From Golgotha to West Malibu….from Busby Berkeley to Preston Sturges to the near never-ending series of MGM musicals – if you are of a certain age, or are familiar with That’s Entertainment (from 1974), then this is an ideal film for you.
Actually Hail, Caesar begins in the confessional box in a church somewhere. It is 4 in the morning, and Eddie Mannix, played brilliantly by Josh Brolin is feeling the need to get something off his chest. It seems he’s been smoking due to the pressures of his work (running a major Hollywood studio), and he’s promised his wife that he had or would give up smoking.
So begins the Coen Brothers homage (or is it a send-up?) of the old Hollywood , circa early 1950’s, when the studios controlled the actors under the star system. Now Brolin’s Mannix runs Capitol Studios – a thinly disguised MGM – and answers only to an unseen head of the overall corporation who is based in New York or somewhere other than Hollywood.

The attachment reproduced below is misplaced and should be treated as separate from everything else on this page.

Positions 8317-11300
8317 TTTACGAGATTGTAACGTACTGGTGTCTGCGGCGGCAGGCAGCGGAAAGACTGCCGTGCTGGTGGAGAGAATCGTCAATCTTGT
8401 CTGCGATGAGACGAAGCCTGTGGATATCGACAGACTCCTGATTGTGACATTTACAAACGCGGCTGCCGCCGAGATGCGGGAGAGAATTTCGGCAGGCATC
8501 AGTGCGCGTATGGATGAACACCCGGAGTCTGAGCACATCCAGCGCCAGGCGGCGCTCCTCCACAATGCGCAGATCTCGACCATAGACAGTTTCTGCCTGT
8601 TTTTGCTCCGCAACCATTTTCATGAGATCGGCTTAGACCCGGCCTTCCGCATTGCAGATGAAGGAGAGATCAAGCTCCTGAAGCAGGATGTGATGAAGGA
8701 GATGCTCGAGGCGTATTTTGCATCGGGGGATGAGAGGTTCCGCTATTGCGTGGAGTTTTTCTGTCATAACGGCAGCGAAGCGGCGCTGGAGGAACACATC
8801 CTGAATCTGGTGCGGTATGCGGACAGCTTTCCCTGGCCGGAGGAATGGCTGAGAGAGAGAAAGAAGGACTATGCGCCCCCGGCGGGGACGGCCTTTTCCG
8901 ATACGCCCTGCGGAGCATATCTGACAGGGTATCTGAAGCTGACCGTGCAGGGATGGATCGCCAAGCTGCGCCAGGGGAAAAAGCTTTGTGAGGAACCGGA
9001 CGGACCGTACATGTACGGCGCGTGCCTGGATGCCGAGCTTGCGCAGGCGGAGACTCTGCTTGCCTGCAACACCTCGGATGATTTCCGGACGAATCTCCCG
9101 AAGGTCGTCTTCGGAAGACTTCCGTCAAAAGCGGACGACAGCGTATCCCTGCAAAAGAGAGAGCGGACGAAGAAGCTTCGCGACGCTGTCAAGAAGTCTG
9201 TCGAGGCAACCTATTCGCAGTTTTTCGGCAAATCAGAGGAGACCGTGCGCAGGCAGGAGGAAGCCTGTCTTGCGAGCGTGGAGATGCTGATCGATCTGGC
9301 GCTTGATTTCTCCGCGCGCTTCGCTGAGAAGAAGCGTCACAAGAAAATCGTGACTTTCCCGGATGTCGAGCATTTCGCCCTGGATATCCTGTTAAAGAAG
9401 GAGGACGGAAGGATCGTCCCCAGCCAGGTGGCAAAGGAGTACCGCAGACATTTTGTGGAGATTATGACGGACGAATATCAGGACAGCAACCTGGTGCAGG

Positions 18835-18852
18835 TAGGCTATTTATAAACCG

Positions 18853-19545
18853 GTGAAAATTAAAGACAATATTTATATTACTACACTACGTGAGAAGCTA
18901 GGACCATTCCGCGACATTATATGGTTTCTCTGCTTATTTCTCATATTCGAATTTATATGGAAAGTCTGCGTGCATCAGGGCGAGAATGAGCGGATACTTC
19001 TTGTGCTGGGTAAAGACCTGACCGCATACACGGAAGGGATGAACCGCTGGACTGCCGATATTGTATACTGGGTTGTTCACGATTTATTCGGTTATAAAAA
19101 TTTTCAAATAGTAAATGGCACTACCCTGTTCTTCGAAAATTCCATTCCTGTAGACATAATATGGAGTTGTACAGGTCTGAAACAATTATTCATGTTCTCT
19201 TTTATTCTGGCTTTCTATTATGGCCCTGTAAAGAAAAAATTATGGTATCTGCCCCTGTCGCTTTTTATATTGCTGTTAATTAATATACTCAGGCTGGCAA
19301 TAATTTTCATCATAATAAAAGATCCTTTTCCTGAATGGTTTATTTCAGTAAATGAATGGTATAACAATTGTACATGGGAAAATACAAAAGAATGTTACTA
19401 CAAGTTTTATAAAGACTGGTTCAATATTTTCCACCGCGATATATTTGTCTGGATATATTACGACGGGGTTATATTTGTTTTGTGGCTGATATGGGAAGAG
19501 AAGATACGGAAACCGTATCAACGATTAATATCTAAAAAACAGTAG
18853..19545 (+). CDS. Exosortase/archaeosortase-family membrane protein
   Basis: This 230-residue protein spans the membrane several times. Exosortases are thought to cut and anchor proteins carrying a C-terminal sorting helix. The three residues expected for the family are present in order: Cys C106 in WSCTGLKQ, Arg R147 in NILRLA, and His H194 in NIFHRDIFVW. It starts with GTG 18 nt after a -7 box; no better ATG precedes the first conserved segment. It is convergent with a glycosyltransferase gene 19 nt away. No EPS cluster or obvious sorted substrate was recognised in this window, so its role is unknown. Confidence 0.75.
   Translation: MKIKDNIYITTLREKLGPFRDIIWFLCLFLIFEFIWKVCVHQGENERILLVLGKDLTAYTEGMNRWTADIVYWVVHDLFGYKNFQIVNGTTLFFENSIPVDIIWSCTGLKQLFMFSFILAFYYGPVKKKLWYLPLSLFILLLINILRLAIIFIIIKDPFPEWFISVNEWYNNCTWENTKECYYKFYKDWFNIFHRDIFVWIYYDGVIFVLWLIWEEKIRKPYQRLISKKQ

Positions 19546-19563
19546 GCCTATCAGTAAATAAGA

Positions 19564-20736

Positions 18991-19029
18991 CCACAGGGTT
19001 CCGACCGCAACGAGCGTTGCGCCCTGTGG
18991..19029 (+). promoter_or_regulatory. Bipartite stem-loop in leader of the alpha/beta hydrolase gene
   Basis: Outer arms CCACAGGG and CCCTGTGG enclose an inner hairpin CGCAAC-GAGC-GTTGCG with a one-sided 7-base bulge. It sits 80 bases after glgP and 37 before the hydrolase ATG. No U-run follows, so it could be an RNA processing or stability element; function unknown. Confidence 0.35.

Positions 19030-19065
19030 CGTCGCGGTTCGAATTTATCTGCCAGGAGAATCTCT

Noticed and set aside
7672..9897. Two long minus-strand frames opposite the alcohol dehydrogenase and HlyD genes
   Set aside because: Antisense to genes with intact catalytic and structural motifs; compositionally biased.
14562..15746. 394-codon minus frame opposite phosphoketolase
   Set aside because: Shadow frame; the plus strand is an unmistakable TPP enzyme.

In truth, this is a zany look at the movies from actual movies being shot – there are westerns, a biblical film (Hail, Caesar), light-hearted drawing-room comedies – many within the huge sound stages, and others on location on studio back-lots. We get to the editing process, the studio campus and commissary, and even the uniformed guard at the studio gate has a speaking role.
We get to watch a director struggling and failing to get an actor to effectively say something like, Would that it twere so simple.
But wait there’s more. There’s a kidnapping, there’s the threat of the Communist scourge, Mannix is doing a film (the film within the film that we are watching called Hail, Caesar – A Tale of the Christ) that requires him to sit down with a priest, a rabbi, a reverend, and a Greek Orthodox cleric and ask them if they’ve done a credible version of Jesus.
Now this scene falls a little short of being howlingly funny, and it is more like a take-off on an old joke – 4 clerics walk into a bar – only it is not a bar but an oak-panel board room of the film studio.